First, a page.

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Here comes the offseason

No wait too late it's here.

I don't want to imagine this sweaty visage in another uniform thank you
I don't want to imagine this sweaty visage in another uniform thank you
Jennifer Nicholson-USA TODAY Sports

Good morning! That smell wafting into your nostrils is the semi-sweet acrid burn of the hot stove being lit after 8 months. Give it a second, it always belches smoke like that at first. By Thanksgiving it'll be purring like a kitten.

When Wade Davis threw a cutter close enough to the inside corner last night that the home plate umpire decided the proceedings were over the 2015 baseball season officially ended, and the Kansas City flipping Royals were crowned champions of baseball. It's a remarkable story, as the Royals' back-to-back World Series appearances and one championship are a level of success not seen since the Phillies of the previous decade. While the San Francisco Giants are already the 2016 champs the 2014-15 Royals are filled with lessons to learn, and non-existent lessons to make up.

One of the things that I love about baseball is there is no Way to win a baseball game. Wait, well, you have to score more runs than the other team so I guess there kind of is. BUT the method through which you score those runs is widely varied, and there isn't necessarily a fool proof better way to do that. The St. Louis Cardinals of the 80's ran like crazy while playing good defense. The Moneyball A's walked and dinger'd their way to wins while simultaneously lashing formless cowhides to their hands instead of gloves. The Kansas City Royals built a team around an incredible bullpen, good defense, and an unrelenting ability to make contact at an amazingly high rate.

It's exciting and hope-inspiring to know that there are so many routes to success, and perhaps so many things about this game we still don't comprehend or fully understand. Life would be a very boring thing with complete knowledge, and baseball would be the same. We've turned over a lot of rocks, but it's a big beach. New discoveries are always out there, and though the Mariners' roster is seemingly in a tough spot it was just 15 months ago that both Ned Yost and Dayton Moore were on the verge of being fired. Colin sings it true:

Some quick links/bullet points as we get this offseason rolling:

  • With the season's end Free Agency is officially ongoing. I won't brutally and amateurishly blockquote the hell out of Bob Dutton's excellent synopsis of the Qualifying Offer. Rather you should just go read it. Of the Mariners' three free agents (Hisashi Iwakuma, Franklin Gutierrez, Joe Beimel) only Iwakuma seems a to be a candidate for the QO. It will be a huge surprise is he isn't both offered it and declines it, allowing him to test the free agency market. As Dutton states and we've thought for awhile Iwakuma's skills make retaining him a priority.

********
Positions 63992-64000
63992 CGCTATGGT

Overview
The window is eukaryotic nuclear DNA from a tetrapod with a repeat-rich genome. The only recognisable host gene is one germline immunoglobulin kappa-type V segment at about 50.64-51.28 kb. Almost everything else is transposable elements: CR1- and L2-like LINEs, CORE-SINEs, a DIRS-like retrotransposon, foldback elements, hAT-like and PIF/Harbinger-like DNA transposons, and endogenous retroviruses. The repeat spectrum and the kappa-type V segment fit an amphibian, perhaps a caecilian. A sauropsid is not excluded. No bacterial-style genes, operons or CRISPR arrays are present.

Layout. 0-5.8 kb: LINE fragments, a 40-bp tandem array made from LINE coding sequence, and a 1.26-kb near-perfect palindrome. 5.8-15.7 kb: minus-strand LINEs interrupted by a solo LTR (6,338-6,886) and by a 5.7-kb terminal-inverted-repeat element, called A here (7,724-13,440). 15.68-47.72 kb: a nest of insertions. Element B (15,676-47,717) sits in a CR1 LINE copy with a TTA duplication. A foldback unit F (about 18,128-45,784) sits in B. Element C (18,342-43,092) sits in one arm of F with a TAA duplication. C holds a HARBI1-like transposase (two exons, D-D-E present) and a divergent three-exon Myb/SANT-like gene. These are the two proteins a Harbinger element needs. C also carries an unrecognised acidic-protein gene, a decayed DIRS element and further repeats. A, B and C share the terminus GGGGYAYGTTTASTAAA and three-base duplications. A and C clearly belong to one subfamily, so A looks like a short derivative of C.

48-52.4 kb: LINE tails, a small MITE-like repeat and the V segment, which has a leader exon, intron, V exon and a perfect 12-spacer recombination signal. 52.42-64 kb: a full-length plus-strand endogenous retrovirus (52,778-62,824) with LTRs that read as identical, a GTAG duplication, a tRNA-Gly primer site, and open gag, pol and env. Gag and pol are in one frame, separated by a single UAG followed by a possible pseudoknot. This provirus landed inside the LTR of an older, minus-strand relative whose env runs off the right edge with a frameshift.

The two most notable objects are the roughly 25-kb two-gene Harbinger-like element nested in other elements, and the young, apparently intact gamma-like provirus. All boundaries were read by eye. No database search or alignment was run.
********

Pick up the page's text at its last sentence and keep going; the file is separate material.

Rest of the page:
While Iwakuma's health will always be a concern he's shown over the past 2 1/2 seasons that when healthy he is an upper level starting pitcher. Given the state of the Mariners pitching depth, both in the major and minor leagues, and Iwakuma's apparent comfort in Seattle I think Dutton is correct when he calls re-signing Iwakuma the "Mariners top priority". Free Agent pitchers aren't cheap or plentiful, and thanks to the Mariners stupidly winning too many games that number 11 draft pick goes away if the sign one.
  • If you are the type of person that enjoys fiddling around with rosters, salaries, and Excel I highly recommend this Fanpost, which will equip to do all those things and more*

    *nope not more just that.
  • If you missed it over the weekend new contributor Sam Clark did an excellent job getting Braden Bishop to answer some questions for us. Bishop's answers are insightful both in how he and the coaching staff in Everett view the game and development. There are obvious (cough walks cough) things in there that run counter to a lot of philosophies we view as gospel around here but I would encourage you not to read too much into that. For one thing Bishop is coming off just his first year in professional baseball, and both his skills and approach to the game are far from a finished product. Secondly remember that this organization is in the process of overhauling the entire player development system.

    I would not be surprised if a similar interview with Bishop in 12 months resulted in far different answers. Could I be wrong? Actually, no I cannot. Sorry. Huge thanks to Braden for taking the time to answer some questions.